8 p.m., Dec. 4, The Space, 295 Treadwell St., Ste. 18, Hamden. $12. (203) 288-6400, http://www.thespace.tk.
It's been an eventful half dozen years since keyboardist/vocalist Kathryn Calder joined the New Pornographers, the indie pop juggernaut created by her uncle, A.C. Newman. She released a sophomore album with her band Immaculate Machine, recorded and toured two fantastic Pornographers albums (2007's Challengers and 2010's Together), dissolved IM and recorded her debut solo album, Are You My Mother?, which was slightly delayed by the illness and passing of her mother. Each of these projects revealed different facets of Calder's creative personality, but she clearly saved the best for Bright and Vivid, her just-released sophomore solo album.
"We had this idea that we wanted something bigger," says Calder from her Vancouver, BC home. "More instruments, more of everything. We wanted to take some risks. So when I first started recording, I had something different in mind from the last record, but I'm me, so I can't completely veer off and take a total left turn, because I still love cellos and string sections and acoustic songs. I knew I wanted it to be a little weirder, so that's what we set out to accomplish."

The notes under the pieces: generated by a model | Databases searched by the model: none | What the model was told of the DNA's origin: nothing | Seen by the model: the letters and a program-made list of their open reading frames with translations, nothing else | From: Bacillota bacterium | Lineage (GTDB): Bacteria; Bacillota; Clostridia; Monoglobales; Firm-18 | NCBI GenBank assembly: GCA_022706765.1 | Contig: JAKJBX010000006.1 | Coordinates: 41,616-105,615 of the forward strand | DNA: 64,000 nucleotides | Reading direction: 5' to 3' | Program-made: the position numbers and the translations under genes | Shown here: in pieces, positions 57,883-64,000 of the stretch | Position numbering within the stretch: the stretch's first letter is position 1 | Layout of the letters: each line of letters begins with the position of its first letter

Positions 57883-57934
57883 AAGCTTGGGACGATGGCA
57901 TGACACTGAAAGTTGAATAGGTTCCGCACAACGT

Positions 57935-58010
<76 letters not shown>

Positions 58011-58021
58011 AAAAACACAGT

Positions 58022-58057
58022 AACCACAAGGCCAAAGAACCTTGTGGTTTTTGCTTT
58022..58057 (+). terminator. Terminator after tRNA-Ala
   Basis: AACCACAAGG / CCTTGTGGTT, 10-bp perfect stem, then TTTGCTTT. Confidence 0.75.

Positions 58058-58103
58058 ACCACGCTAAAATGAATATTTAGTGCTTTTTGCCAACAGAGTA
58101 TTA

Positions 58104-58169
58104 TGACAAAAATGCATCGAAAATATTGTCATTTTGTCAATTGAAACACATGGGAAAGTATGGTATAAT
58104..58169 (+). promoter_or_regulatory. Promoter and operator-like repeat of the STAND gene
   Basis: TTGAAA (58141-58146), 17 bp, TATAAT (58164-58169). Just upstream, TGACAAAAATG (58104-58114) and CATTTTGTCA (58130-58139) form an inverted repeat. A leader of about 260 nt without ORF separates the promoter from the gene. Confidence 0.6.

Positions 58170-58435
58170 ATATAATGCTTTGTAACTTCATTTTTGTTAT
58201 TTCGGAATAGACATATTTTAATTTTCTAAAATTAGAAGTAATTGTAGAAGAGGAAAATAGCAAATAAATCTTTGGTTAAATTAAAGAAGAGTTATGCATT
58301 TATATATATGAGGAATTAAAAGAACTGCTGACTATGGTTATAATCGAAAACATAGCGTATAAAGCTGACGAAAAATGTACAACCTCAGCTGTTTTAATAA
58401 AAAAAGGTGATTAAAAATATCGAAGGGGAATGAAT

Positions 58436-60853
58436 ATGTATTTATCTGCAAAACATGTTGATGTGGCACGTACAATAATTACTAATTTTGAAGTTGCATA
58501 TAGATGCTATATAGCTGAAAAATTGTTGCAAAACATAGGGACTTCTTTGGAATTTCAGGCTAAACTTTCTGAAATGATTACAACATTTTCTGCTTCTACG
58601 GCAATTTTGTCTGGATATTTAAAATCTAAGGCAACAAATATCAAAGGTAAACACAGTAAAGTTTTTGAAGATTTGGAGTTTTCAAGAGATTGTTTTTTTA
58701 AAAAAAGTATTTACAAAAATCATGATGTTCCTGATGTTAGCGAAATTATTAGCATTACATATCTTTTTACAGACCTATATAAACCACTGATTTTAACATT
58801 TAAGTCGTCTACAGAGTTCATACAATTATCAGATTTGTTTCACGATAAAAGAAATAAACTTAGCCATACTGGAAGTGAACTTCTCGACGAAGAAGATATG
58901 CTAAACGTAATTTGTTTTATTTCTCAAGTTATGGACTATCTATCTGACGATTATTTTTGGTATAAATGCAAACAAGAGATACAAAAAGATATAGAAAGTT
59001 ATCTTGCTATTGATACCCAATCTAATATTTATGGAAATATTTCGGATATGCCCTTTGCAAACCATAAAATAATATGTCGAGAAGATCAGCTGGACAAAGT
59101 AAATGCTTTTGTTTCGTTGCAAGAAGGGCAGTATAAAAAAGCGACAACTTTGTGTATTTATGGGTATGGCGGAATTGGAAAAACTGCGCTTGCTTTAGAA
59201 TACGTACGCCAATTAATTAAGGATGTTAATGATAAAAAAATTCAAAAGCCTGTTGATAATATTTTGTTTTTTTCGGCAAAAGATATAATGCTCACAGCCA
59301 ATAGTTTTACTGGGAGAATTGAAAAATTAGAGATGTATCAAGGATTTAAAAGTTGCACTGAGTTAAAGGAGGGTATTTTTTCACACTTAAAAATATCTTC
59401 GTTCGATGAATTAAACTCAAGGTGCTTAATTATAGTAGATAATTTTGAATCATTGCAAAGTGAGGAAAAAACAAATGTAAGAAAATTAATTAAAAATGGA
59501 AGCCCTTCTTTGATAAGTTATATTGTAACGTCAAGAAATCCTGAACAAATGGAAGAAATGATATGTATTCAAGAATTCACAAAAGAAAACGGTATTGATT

Bright and Vivid features all of that and more, as the album's ten songs incorporate bombastic pop swells and delicate ambient textures and undercurrents into Calder's already well-defined pop songcraft. Although much of Bright and Vivid was arranged in the studio, there were times when Calder envisioned songs in their totality.
" 'All the Things' is kind of linear - it's one part then the next part then the next - and when I was writing that song, I had the idea that that was going to be a very studio crafted song," says Calder. "I had this idea of how I wanted it to sound, vaguely. So some songs I knew they were going to be a certain way, I just didn't know exactly what it was going to be."
The most obvious point of departure for Calder on her two solo albums is the simple issue of control. Having come from a group background, she recognized patterns in her songwriting that were fine within that context but that required her to shake things up when she was the sole creator.
"When I sat down to write the last record, I had never helmed a record before," recalls Calder. "It was the first record where all the songs were mine and all the decisions would be mine, so I had songs half finished and things were pretty fly-by-the-seat-of-your-pants."
Given everything that's transpired in Calder's life, Bright and Vivid is indicative of that emotional upheaval but with a certain meditative quality to temper the tumult.Copyright © 2014, The Baltimore Sun